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Warranting Assertions: John Dewey and Values in Science

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Pragmatists have long noted the role that values and valuation play in inquiry. After all, inquiry is a matter of problem-solving, and situations present themselves as problems only against a background of values. However, contemporary conversations on the role that values do and should play in science have not gleaned insights that would clarify persistent debates. I argue that pragmatists can better contribute to these conversations by emphasizing Dewey’s logic of inquiry; rather than merely insisting that inquiry is organism-environment interaction, pragmatists should also illuminate the structure of inquiry by which values inform investigation and judgment. This illumination is owed to a shift in pragmatism’s account of inquiry from doubt-inquiry-belief to indeterminate situation-inquiry-warranted assertion. By grounding this account in the pragmatics of inquiry, Dewey clarifies the sense in which values inform the normative structure of inquiry and dissolves contemporary distinctions between epistemic/non-epistemic values and direct/indirect roles for values.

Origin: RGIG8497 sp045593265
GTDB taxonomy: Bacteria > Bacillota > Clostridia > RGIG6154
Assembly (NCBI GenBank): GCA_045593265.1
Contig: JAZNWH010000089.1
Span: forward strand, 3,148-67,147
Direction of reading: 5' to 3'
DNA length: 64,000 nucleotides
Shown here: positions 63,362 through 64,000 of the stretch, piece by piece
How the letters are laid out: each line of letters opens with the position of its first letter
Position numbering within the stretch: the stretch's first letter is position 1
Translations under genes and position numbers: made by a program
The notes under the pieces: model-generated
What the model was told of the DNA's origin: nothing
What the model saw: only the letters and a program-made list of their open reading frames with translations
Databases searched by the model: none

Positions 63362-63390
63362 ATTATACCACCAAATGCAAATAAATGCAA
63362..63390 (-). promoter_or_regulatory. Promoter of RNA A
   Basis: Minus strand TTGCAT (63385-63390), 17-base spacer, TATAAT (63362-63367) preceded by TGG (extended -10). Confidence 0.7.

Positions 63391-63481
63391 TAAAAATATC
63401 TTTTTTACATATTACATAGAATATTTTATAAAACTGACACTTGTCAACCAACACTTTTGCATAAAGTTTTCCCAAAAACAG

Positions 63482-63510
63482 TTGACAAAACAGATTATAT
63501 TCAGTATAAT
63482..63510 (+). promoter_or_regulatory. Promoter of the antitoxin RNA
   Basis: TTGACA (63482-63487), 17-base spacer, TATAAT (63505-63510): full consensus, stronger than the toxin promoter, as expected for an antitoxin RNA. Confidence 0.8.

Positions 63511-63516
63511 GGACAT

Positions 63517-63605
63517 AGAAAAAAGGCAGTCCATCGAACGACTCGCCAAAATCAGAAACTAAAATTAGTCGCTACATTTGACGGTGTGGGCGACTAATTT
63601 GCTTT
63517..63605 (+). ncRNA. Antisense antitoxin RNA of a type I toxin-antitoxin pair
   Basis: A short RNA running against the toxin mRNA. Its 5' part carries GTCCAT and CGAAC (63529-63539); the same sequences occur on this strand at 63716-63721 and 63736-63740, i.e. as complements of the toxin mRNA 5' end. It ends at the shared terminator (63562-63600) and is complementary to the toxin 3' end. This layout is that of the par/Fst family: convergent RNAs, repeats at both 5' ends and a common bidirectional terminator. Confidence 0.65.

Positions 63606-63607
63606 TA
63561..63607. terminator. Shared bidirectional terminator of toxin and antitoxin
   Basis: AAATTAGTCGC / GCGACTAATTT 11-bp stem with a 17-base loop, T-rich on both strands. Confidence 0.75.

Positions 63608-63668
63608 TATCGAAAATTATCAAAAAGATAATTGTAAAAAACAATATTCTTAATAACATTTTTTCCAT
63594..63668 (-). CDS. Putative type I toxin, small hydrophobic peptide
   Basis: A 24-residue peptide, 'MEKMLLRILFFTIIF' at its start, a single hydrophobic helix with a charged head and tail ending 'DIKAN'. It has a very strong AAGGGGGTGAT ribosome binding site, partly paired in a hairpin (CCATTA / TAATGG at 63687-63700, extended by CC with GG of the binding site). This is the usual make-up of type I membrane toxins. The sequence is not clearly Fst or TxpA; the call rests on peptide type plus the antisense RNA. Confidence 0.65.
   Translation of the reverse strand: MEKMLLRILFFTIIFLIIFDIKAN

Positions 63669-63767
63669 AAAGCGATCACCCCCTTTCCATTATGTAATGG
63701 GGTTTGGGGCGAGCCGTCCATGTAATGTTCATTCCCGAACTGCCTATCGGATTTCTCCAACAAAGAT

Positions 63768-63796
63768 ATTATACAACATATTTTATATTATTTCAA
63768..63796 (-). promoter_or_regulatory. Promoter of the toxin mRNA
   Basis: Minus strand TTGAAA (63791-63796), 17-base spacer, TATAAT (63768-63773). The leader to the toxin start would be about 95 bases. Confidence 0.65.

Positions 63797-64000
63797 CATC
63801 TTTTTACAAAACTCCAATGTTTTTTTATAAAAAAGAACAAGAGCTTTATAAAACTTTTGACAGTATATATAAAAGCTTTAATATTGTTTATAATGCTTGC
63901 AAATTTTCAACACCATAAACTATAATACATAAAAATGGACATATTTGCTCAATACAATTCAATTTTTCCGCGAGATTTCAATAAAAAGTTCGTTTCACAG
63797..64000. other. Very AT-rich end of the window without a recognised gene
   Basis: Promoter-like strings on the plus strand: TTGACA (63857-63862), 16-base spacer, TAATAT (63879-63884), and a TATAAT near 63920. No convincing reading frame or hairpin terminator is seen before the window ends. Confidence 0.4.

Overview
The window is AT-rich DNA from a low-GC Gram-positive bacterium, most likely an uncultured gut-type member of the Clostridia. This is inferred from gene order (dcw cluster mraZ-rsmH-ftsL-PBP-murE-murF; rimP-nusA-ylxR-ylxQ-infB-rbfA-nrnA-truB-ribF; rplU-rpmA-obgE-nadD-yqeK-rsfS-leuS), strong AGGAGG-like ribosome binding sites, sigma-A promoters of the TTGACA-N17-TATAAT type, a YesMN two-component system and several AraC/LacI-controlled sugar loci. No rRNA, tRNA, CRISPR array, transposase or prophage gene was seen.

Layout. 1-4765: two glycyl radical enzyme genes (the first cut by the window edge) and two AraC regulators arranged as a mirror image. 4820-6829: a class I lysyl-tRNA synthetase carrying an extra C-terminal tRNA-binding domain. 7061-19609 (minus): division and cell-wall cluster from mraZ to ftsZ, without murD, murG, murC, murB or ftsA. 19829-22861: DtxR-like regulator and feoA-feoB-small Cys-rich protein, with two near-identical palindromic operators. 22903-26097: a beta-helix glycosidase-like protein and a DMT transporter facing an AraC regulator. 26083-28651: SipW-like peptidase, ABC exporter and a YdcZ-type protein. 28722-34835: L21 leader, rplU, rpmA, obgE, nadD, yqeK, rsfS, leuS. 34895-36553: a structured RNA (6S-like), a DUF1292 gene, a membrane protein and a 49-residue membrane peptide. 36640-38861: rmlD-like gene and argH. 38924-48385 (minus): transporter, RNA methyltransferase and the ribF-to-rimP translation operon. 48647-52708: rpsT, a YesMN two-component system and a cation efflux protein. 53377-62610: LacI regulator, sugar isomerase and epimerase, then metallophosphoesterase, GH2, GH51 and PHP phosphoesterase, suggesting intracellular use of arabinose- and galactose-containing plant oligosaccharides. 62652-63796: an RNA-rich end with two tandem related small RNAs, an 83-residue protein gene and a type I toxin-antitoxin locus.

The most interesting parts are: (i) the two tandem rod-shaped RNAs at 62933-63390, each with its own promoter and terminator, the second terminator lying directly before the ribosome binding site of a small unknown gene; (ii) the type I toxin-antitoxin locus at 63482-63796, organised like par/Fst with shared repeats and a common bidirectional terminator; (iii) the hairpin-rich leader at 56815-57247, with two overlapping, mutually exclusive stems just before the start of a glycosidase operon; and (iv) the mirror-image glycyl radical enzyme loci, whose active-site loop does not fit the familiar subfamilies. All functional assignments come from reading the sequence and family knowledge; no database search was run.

Author(s):

Zachary Piso    
Michigan State University
United States

 

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